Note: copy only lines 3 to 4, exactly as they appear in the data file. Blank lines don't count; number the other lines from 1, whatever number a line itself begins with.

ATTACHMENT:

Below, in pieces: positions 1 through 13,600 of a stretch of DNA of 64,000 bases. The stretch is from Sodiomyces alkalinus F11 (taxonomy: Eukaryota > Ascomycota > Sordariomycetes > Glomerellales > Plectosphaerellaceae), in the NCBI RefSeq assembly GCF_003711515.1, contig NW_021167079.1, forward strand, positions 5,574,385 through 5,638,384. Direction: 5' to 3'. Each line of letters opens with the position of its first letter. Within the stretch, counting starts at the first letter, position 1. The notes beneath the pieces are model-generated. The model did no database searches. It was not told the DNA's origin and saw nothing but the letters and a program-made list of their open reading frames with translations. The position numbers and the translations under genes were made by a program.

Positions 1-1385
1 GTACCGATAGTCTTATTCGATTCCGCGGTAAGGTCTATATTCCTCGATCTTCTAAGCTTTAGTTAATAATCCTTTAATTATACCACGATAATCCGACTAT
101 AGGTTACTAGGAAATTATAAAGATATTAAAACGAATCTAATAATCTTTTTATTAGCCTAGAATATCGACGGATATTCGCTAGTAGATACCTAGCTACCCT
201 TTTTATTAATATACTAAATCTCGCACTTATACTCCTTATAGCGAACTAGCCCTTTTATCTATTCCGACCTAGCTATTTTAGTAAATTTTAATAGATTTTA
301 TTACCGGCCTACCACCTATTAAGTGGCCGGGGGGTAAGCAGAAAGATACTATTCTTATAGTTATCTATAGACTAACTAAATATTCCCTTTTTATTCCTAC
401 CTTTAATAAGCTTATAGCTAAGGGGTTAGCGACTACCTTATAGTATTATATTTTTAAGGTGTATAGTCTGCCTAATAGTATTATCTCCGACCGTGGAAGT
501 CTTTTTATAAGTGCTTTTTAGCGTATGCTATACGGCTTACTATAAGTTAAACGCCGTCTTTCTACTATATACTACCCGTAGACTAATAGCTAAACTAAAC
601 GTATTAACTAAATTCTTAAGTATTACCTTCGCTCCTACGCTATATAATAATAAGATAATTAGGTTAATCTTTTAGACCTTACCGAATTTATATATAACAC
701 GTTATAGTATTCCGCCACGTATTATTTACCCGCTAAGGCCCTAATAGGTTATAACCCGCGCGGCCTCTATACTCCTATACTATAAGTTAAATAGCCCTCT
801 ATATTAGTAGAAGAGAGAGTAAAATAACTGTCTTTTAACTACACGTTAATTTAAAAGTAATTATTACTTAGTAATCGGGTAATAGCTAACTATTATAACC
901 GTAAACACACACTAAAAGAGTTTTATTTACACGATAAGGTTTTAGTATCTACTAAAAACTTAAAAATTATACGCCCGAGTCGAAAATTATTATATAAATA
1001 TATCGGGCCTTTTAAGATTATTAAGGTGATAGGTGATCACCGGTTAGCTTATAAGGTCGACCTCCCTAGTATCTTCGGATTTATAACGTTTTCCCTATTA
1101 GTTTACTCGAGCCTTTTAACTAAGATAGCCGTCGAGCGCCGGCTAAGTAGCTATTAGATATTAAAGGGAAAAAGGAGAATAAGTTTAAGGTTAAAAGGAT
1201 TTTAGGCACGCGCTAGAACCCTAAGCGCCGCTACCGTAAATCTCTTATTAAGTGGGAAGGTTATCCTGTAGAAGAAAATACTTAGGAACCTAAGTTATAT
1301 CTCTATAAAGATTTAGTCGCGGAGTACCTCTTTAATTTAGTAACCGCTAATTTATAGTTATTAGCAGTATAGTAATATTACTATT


1 GTACCGATAGTCTTATTCGATTCCGCGGTAAGGTCTATATTCCTCGATCTTCTAAGCTTTAGTTAATAATCCTTTAATTATACCACGATAATCCGACTAT
101 AGGTTACTAGGAAATTATAAAGATATTAAAACGAATCTAATAATCTTTTTATTAGCCTAGAATATCGACGGATATTCGCTAGTAGATACCTAGCTACCCT